It leveled off after a couple minutes and soon after the trees thinned. Before they were gone I paused, staring at a strange hill in the middle of the forest floor. “I feel you, Atreyu. I hope this doesn’t turn out to be a giant turtle, I don’t want to get snotted on,” I muttered. I’d probably watched too many movies at the children’s home. Something about the two worlds in that one made me think about Faerie, thereby reminding me of my mom. I’d watched The Neverending Story a bejillion times. I glanced back at the trees, hoping to see Starren. For once, I wanted her to tell me what to do. They were gone.

“They’re probably just trying to get me killed,” I snarled quietly. If I didn’t know that the fae couldn’t lie, I’d be running the other way right now. It was get this job done or get dragged to some world I didn’t know anything about, with people I didn’t know. I’d had enough of that growing up, thank you very much.

A step. Another. Something sniffed. I froze.

I didn’t move for a few seconds, then almost laughed at myself. A sniff? Really? Was that Jaden’s new, unknown power, a super sniffer? I laughed at myself quietly until the sound came again, louder and longer.

Okay, no way that was Jaden. A bear? That would not be cool. I’d heal while it did the damage, but how long until it decided to let me be? Ouch. I backed a few steps away slowly.

The earth began to shudder, nearly knocking me to the ground. The little hill shook, dirt rained down as something stood up from underneath it, knocking the soil from its body. My fingernails bit into my hands. Maybe a bear wouldn’t have been so bad. This thing was massive, its stony looking head nearly as tall as the trees.

Without warning, whatever it was moved over to a small stand of trees and ripped one out by the roots. It paused to get its bearings, more dirt raining down off its greyish skin.

“Oh crap,” I whispered as its gaze finally found me. It hefted the tree up like a club and took a step in my direction, covering the distance between us in that one stride. The club came down hard, right at me. I jumped to the side and it missed. The impact of the club on the ground still knocked me off my feet, dirt and small stones raining down on me. A fist sized rock slammed into my arm.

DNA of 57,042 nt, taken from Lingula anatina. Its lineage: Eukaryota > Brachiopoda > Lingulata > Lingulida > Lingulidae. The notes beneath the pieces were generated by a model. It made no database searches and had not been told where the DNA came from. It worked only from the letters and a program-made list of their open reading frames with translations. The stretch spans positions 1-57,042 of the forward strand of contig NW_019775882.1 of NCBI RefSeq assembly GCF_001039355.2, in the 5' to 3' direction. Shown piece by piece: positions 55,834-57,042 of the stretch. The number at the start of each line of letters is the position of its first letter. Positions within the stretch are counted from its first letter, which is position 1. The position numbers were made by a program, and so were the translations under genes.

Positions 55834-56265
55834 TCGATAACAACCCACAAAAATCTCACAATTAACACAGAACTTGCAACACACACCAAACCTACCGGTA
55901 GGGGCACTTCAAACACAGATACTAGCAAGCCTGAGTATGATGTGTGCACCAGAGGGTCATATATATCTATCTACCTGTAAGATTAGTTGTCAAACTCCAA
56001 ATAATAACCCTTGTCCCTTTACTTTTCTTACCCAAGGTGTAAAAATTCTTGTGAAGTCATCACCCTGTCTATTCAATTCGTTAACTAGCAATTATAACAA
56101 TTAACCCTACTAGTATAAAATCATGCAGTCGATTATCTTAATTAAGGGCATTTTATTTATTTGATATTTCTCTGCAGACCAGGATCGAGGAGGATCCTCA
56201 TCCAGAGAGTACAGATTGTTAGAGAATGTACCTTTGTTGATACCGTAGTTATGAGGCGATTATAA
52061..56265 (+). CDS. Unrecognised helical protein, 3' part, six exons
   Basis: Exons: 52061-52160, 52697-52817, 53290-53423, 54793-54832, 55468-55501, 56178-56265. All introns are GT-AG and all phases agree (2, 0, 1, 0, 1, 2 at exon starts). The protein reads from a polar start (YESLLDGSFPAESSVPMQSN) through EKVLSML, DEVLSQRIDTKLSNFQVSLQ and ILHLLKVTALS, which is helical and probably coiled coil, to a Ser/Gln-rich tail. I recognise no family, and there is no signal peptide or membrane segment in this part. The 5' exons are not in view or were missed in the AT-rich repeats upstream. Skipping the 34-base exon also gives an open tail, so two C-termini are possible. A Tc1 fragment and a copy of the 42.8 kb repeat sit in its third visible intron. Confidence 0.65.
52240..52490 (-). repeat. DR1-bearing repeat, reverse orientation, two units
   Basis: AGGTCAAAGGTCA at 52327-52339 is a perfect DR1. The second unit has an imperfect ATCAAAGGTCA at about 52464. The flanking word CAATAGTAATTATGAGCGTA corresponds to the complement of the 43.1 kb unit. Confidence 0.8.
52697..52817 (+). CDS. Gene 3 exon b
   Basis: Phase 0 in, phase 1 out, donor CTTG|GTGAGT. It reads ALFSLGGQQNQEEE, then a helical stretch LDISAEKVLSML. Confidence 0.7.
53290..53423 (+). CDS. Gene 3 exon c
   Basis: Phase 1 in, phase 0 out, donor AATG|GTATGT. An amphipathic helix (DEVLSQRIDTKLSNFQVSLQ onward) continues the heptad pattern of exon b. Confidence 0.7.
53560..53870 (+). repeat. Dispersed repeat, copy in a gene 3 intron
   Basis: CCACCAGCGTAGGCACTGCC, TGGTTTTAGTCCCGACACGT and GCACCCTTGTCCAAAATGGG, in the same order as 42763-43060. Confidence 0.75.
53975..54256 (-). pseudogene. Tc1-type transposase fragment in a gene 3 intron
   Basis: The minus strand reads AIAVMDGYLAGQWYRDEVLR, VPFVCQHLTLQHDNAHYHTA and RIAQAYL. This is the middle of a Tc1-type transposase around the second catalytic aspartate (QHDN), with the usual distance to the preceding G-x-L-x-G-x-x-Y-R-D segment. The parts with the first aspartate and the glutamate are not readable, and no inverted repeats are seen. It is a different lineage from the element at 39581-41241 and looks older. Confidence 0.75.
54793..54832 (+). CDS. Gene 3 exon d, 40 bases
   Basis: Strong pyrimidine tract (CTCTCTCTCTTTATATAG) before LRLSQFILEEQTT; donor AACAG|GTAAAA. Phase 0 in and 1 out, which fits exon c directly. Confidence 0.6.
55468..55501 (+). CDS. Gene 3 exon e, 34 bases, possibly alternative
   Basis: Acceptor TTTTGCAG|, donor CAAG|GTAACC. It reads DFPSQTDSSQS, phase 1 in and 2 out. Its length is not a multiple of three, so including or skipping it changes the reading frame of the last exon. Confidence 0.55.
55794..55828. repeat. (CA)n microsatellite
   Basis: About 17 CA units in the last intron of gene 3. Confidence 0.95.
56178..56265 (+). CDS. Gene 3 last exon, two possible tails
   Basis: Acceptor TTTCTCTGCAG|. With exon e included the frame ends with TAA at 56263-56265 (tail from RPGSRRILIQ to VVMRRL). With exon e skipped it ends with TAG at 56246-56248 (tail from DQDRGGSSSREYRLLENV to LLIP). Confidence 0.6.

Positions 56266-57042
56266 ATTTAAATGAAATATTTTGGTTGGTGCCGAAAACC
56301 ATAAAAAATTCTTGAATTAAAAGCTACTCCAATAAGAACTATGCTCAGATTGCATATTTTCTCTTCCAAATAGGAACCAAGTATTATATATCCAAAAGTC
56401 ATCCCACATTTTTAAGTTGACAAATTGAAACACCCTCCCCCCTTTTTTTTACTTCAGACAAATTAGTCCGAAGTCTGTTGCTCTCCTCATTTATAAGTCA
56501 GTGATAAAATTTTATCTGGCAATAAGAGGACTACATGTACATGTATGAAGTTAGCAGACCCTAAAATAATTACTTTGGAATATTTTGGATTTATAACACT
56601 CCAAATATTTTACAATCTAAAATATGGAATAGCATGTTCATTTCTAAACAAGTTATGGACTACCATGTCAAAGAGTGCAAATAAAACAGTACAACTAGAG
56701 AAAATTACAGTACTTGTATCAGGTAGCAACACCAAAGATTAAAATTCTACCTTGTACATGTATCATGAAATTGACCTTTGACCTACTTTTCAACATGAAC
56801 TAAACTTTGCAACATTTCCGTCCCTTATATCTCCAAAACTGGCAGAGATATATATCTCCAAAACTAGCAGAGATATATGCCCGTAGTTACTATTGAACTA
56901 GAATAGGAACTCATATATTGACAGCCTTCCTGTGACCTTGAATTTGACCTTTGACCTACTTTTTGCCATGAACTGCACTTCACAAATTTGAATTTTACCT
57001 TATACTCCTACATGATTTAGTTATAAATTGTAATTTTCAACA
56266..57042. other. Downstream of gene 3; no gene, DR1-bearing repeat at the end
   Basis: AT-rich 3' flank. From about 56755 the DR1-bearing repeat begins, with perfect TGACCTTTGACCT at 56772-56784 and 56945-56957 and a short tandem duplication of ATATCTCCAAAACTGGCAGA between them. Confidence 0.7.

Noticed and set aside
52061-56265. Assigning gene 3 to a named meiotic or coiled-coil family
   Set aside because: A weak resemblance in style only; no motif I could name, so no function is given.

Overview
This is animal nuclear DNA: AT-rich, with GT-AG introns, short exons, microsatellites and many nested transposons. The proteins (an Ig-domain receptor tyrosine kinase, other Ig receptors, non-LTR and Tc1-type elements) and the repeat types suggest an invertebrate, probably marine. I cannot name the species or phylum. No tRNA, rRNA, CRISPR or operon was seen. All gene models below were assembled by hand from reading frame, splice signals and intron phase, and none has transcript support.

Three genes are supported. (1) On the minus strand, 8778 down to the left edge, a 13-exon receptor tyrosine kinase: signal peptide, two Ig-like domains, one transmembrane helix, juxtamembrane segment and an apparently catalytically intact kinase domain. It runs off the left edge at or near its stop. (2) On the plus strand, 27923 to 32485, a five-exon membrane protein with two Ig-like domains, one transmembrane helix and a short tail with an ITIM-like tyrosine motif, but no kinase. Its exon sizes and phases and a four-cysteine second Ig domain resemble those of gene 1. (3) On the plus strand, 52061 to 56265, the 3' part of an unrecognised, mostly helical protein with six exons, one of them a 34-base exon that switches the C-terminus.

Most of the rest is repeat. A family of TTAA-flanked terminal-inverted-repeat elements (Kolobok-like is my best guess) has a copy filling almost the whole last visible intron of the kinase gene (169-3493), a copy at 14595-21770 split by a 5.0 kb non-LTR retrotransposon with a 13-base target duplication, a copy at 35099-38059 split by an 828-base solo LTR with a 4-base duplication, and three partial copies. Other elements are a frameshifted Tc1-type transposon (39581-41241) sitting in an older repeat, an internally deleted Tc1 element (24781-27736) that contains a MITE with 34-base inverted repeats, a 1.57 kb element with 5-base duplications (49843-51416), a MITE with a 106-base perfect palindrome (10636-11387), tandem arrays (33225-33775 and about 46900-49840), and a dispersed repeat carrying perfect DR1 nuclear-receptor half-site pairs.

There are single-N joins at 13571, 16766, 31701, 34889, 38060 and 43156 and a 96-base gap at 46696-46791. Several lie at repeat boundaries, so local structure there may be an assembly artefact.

I tried to catch my breath, flat out on my back, the wind knocked out of me and my arm screaming in pain. That’s going to leave a mark, the nearly hysterical thought ran through my mind. At least for a few minutes. I looked over to assess the damage. Shoot. My sleeve was shredded and my clothes, unfortunately, would not regenerate like the rest of me. Nina was going to have a fit when she saw this. I scooted back a little but had to bite my lip to keep from yelling as my hip and side shrieked. I’d landed on a rock and hadn’t noticed while I was trying to catch my breath.

A rumbling started. The thing was trying to talk. It had massive moss green eyes with big crooked teeth hanging out of its mouth. The rest of its body looked fairly human, other than the size. It rumbled something again, then coughed.

Troll or ogre? What was the difference?

I rolled over to stand and a crunch sounded from my pocket. Shoot again. My phone. I pulled it out. The screen was shattered. Great. No time to worry about it right now. I stuffed it back in and moved into a crouch.

The troll took a step toward me, ground shaking under its massive foot. So this was why California had so many earthquakes. So much for the fault theory.

“I’m gonna rip your head off your body,” the troll finally got out. I could barely hear the words, his voice was so deep.

I wished I hadn’t been able to understand because for the first time since I’d started regenerating, I felt a thread of panic. How did that work? Even I probably couldn’t recover from that.